In his first appearance as Knicks General Manager, Scott Perry was clear in his belief that the Knicks need to add a veteran point guard. Unfortunately, the timing of his arrival at this point in the free agency period doesn’t leave New York with many options. What’s more, the team has already spent big bucks on Tim Hardaway Jr. and Ron Baker, which leaves them with little flexibility to do much else.
The Knicks only have about $1.5 million in cap space (plus the availability of veteran’s minimum contracts) left at its deposal. Certainly not in any particular rush to pull the trigger on any deal involving Carmelo Anthony, their options are limited. With slim pickings left available, here’s a look at who Perry could target as the Knicks still attempt to add that necessary veteran guard.
Williams’ incredibly poor showing in the NBA Finals last season could certainly be scaring off potential suitors, but that could work in the Knicks’ favor. The fact of the matter is he averaged 11 points and 5.6 assists during the regular season. Despite being an oft-injured guard, Williams still managed to appear in 64 games plus the postseason. Still without a deal for next season, New York could offer him what other teams most likely can’t: playing time. Williams could potentially play 25+ minutes per game and compete for a starting role this coming season. Frank Ntilikina may represent the future, but this team needs someone to bridge the gap. A three-time NBA all-star and a two-time Olympic gold medal winner, Williams could serve as a talented mentor while proving to the rest of the league he’s got plenty left in the tank to continue on for years to come. This could be a smart union for both sides.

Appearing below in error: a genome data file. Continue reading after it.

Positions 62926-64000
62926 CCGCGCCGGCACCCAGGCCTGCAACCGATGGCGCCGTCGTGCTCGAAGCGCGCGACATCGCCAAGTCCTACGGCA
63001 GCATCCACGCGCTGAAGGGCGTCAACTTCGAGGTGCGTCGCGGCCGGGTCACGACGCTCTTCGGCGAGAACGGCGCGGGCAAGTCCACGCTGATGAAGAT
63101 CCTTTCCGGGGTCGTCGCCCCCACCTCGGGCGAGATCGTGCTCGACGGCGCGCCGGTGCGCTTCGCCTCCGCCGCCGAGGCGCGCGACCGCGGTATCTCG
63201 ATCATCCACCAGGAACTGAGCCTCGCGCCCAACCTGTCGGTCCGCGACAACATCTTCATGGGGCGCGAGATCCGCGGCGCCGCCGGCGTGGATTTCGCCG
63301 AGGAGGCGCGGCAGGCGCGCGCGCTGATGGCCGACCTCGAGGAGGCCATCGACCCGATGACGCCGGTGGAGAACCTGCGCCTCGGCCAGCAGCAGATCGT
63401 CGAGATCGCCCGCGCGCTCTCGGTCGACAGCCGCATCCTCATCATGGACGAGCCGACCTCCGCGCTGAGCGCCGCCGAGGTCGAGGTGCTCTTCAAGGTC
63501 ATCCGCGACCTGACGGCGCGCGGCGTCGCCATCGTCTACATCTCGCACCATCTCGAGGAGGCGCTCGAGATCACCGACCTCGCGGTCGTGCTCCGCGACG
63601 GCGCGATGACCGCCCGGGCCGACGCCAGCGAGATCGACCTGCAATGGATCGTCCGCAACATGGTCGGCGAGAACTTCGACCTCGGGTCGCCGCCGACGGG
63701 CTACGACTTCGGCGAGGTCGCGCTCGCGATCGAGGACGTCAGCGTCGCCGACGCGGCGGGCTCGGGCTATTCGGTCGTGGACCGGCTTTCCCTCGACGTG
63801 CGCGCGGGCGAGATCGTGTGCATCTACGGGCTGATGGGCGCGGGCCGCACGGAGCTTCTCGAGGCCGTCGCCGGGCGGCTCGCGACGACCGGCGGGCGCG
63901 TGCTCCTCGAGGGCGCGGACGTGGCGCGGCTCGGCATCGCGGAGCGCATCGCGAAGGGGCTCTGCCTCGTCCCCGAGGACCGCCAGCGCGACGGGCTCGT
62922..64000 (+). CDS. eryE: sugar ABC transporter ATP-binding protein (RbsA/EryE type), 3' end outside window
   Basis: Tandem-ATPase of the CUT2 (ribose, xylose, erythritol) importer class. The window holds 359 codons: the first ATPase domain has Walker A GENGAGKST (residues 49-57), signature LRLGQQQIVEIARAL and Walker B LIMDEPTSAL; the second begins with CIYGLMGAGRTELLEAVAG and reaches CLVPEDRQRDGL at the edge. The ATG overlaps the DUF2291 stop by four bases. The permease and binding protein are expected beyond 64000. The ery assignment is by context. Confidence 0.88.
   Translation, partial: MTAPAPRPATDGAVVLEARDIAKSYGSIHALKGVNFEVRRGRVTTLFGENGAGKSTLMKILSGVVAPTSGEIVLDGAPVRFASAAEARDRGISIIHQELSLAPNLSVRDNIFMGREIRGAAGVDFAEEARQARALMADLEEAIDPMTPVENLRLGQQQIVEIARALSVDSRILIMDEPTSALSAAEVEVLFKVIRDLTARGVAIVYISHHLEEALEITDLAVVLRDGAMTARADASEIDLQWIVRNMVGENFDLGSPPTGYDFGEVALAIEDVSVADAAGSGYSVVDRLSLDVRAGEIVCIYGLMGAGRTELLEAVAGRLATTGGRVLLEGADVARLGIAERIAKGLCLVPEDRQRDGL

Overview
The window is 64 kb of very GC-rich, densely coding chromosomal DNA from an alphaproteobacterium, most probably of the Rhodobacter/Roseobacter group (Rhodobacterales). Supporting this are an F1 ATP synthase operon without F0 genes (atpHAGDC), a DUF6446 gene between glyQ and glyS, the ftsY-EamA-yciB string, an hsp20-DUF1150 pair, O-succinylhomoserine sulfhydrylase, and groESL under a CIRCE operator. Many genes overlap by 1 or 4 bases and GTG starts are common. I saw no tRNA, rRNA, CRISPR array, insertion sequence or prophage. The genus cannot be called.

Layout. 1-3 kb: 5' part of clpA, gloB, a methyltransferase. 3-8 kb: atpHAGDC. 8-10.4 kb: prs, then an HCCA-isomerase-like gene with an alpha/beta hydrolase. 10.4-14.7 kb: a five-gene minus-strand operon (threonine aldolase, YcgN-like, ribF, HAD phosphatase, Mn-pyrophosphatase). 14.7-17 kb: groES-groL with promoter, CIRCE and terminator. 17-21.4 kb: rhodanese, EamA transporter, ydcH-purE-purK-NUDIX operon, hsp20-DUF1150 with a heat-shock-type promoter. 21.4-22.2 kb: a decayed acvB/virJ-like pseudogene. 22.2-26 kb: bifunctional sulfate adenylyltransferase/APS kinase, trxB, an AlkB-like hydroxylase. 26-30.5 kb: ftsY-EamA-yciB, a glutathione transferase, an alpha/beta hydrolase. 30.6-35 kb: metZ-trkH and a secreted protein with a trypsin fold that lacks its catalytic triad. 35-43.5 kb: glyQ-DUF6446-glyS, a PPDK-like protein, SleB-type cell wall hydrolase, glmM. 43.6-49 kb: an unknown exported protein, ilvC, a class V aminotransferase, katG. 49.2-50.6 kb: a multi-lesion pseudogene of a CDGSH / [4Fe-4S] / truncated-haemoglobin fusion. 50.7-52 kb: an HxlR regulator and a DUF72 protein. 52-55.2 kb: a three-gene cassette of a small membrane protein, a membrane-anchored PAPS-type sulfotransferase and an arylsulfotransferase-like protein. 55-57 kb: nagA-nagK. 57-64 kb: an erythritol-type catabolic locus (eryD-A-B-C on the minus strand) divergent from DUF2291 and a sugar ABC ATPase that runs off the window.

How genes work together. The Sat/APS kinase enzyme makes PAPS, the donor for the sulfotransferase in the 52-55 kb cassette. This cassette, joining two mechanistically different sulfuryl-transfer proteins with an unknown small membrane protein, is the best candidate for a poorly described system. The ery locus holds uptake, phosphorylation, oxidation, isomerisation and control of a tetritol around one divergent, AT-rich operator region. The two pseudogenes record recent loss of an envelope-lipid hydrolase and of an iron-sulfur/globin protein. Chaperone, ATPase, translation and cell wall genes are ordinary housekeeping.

Lawson’s career has been marred with off the court issues relating to alcohol as of late. Still, much like Williams, Lawson too was a serviceable player. He averaged 9.9 points and 4.8 assists in 69 appearances over the campaign. He may not be the ideal player to serve as a mentor to Ntilikina, but Lawson’s talent could likely be had at a cheap enough rate for the Knicks to consider offering him a deal. Playing for New York could allow Lawson to play a prominent role as he continues to stabilize his career. Though Perry wasn’t with the Kings last season, he could certainly ask around the organization and find out what his former colleagues thought of the 29 year old’s impact on the ball club last season.
After playing in China last season, Sloan is probably chomping at the bit for a chance at an NBA return. A journeyman of NBA, D-League, and international competition, Sloan probably has a steadier head on his shoulders as a gritty veteran. Nevertheless, his talent level is seemingly weaker than some of the more well known options out there. He’d be a serviceable backup and could be had at the veteran’s minimum, but Ntilikina could clearly be the starter over the 29 year old right away. The good news is that the Knicks have reportedly already inquired about Sloan’s services. Having last played in Brooklyn during his NBA career, the vet is familiar with the Big Apple.
Like Sloan, Watson would clearly serve as a backup in any situation with the Knicks. At 33 years old, he’s probably not going to give any team more than 20 minutes per game. Even playing that many minutes is a stretch. Watson averaged 4.5 points in 62 games last season. His game is not flashy by any means and he’s not likely to turn any heads with big numbers either. Still, he’s well recognized as a favored locker room guy in this league. A ten-year NBA vet, Watson just makes smart plays and has a good decision-making process. What’s more, he spent the last two seasons with the Orlando Magic, so Perry undoubtedly knows him well. If the Knicks take a little while to have Perry settle in before targeting any of the aforementioned players, Watson could stand tall as a secondary candidate. He is another former Brooklyn Net.